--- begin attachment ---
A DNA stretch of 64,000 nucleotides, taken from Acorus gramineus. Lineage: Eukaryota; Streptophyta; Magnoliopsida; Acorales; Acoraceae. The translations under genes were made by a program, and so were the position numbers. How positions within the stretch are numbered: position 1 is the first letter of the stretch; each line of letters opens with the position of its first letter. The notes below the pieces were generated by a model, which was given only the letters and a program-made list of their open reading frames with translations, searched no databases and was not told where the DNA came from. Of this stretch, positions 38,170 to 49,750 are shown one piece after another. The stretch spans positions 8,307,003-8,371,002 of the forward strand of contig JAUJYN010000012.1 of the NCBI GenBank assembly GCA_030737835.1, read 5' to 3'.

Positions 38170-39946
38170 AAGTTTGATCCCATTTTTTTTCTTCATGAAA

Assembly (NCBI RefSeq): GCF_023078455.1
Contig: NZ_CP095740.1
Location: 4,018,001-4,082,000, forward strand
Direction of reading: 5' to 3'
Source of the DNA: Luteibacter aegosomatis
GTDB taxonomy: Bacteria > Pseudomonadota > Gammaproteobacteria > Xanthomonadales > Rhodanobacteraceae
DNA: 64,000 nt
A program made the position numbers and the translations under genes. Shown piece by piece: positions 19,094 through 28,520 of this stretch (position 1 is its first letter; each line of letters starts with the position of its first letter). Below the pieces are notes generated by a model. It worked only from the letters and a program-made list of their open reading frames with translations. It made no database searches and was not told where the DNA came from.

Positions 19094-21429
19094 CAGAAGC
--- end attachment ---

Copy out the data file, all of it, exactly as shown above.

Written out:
A DNA stretch of 64,000 nucleotides, taken from Acorus gramineus. Lineage: Eukaryota; Streptophyta; Magnoliopsida; Acorales; Acoraceae. The translations under genes were made by a program, and so were the position numbers. How positions within the stretch are numbered: position 1 is the first letter of the stretch; each line of letters opens with the position of its first letter. The notes below the pieces were generated by a model, which was given only the letters and a program-made list of their open reading frames with translations, searched no databases and was not told where the DNA came from. Of this stretch, positions 38,170 to 49,750 are shown one piece after another. The stretch spans positions 8,307,003-8,371,002 of the forward strand of contig JAUJYN010000012.1 of the NCBI GenBank assembly GCA_030737835.1, read 5' to 3'.

Positions 38170-39946
38170 AAGTTTGATCCCATTTTTTTTCTTCATGAAA

Assembly (NCBI RefSeq): GCF_023078455.1
Contig: NZ_CP095740.1
Location: 4,018,001-4,082,000, forward strand
Direction of reading: 5' to 3'
Source of the DNA: Luteibacter aegosomatis
GTDB taxonomy: Bacteria > Pseudomonadota > Gammaproteobacteria > Xanthomonadales > Rhodanobacteraceae
DNA: 64,000 nt
A program made the position numbers and the translations under genes. Shown piece by piece: positions 19,094 through 28,520 of this stretch (position 1 is its first letter; each line of letters starts with the position of its first letter). Below the pieces are notes generated by a model. It worked only from the letters and a program-made list of their open reading frames with translations. It made no database searches and was not told where the DNA came from.

Positions 19094-21429
19094 CAGAAGC